You have owned the Los Angeles Angels for nearly a decade. In 2011, the team missed the playoffs for a second straight season. That was a first during your stewardship. Your response? Fire the general manager and a number of his lieutenants.
Your next step was to authorize a $240 million contract for Albert Pujols and $77.5 million more for C.J. Wilson — on the same day.
When it was suggested to you in spring training that the Pujols investment was perhaps not the wisest use of a quarter-billion dollars, you said, “He’s one of the best players in baseball … How many opportunities do you ever get like this? When you get an opportunity, sometimes you just take it.”
Now baseball people are wondering if you want your new general manager, Jerry Dipoto, to trade for Phillies ace Cole Hamels.
Have they not been paying attention?
Obviously, the Angels are trying to win the World Series — and not in an abstract, forward-looking sense. They want to do it now. In one sense, they have a fair chance. The Angels have the second-best record in baseball since April 28, the day Mike Trout made his season debut. If the playoffs started today, they would qualify.
But look a little deeper. The Angels are 5-1/2 games behind Texas in the American League West. While they will have a chance to make up ground directly this weekend (Saturday, MLB on FOX, 4 p.m. ET), the Angels appear much more likely to win a wild card than the division. And that carries a much different meaning under the new collective bargaining agreement.
In years past, the Angels would be in position to face the New York Yankees in a best-of-five division series. They would feel pretty confident about that, given the number of times the Yankees have been upset in the first round over the past decade. Beginning with Jered Weaver against CC Sabathia in Game 1, they would give little or no ground in each pitching matchup.
Now? The Angels’ reward for winning the first wild card might be a one-game playoff against Detroit’s Justin Verlander. (In fact, as of Thursday morning, that’s precisely what they would get.)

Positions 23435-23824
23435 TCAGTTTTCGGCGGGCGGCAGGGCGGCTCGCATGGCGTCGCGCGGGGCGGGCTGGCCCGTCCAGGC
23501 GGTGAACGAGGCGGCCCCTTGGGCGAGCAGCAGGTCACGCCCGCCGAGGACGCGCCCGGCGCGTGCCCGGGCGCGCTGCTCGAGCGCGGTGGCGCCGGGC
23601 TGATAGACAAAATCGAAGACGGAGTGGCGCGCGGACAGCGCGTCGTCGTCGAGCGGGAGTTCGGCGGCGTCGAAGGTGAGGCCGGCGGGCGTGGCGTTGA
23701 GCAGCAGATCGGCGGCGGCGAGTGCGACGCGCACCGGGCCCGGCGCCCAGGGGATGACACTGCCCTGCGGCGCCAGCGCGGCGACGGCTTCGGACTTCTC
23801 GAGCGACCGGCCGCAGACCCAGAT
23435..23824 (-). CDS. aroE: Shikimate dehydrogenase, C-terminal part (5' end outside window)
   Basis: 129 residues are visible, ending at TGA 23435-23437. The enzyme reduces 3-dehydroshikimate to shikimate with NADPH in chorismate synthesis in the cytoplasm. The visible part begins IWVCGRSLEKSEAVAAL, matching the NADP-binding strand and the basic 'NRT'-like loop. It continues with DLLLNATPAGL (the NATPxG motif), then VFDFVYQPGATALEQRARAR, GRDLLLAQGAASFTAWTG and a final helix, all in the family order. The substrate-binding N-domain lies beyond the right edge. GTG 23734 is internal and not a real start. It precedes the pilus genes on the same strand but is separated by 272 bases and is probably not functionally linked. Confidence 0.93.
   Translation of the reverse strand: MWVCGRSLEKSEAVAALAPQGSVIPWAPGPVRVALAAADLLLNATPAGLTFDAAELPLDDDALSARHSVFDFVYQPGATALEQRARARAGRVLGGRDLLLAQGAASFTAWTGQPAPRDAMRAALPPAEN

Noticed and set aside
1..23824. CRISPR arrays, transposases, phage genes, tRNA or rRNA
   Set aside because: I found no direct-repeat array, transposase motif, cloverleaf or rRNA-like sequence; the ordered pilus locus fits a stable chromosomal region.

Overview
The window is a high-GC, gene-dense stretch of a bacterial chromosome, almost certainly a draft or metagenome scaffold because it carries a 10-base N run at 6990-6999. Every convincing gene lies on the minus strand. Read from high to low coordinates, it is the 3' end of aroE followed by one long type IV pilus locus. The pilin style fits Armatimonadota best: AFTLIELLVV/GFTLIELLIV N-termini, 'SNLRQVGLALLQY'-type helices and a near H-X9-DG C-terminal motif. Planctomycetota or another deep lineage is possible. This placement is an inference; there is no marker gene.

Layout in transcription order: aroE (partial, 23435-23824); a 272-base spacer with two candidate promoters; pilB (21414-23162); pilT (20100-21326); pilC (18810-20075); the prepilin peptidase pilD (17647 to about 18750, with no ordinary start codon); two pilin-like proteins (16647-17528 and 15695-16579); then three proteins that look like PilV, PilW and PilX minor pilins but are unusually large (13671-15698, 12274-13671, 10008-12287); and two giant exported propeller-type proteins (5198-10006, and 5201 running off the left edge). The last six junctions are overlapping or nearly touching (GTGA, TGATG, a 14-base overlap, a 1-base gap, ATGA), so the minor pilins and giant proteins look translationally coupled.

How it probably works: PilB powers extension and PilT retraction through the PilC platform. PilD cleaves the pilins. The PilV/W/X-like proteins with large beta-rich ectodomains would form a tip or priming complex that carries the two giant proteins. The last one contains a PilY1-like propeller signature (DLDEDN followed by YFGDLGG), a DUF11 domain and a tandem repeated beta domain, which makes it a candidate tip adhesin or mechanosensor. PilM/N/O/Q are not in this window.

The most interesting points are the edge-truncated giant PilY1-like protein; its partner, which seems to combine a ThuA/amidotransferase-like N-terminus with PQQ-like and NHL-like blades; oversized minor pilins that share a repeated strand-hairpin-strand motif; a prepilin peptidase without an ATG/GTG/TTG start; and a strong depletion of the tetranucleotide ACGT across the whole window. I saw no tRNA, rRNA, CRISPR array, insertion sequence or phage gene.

Let’s say Weaver beats Verlander, 1-0, in a matchup that rivals Morris vs. Smoltz. Sure, the Angels will get their matchup with the Yankees — but Weaver won’t be available until later in the series. Sabathia would face the Angels’ No. 2 starter, Hiroki Kuroda would match up with their No. 3, and so on.
That’s no way for the Angels to win a championship. Moreno surely knows it.
So, Dipoto is obligated to consider upgrades to the rotation. Minnesota’s Francisco Liriano, who struck out 10 Orioles Wednesday night, is one option. Hamels is an even better one — assuming the Phillies make him available. For now, Phillies GM Ruben Amaro Jr. is trying to sign the lefty to a contract extension. And so the Angels — and others — must wait.
Even with Hamels, the Angels would have a difficult time passing the Rangers. And he may also spend only two months in Anaheim and sign elsewhere as a free agent — perhaps with a National League club, since he’s spent his entire career in Philadelphia.
But consider the possible benefits: Hamels offers a significant upgrade over the Angels’ No. 5 starter, whether Garrett Richards or Jerome Williams. In Richards and outfielder Peter Bourjos, the Angels have sufficient young talent to get a deal done. And as perilous as the one-game playoff is, a first-round series against New York seems more manageable when considering Weaver and Hamels could account for three of the five starts.
With All-Star C.J. Wilson and a healthy Dan Haren starting the other two games, the Angels would have a pitching edge against the Yankees — or anyone else. (The Rangers, of course, would like to acquire Hamels for the very same reason.)
“Why wouldn’t you want a guy like that in your rotation?” Wilson said Wednesday, when I asked him about the Hamels possibility. “I got a chance to talk with him at the All-Star Game — SoCal lefty to SoCal lefty. I think he’s a cool dude and obviously a great pitcher. His track record is phenomenal. Who wouldn’t want a guy like that?”
On top of that, the Angels would have a reasonable chance to re-sign Hamels. He’s from San Diego, and the team could clear the necessary money by declining 2013 club options on Haren and/or Ervin Santana.
Wilson, of course, is familiar with the unpredictability of free agency. He returned to his native Orange County after coming within a strike of winning the World Series with Texas last year. That wasn’t necessarily what the pundits thought he would do. “You guys,” Wilson noted glibly, “all had me going to the Nationals.”
Wilson said he spoke with Hamels for about 10 minutes in Kansas City about topics that included free agency. They didn’t get into great detail. There is, after all, baseball left to be played in 2012. It would take a bold, expensive move for the lefties to finish the season in the same rotation. Will anyone be surprised if Moreno makes it happen?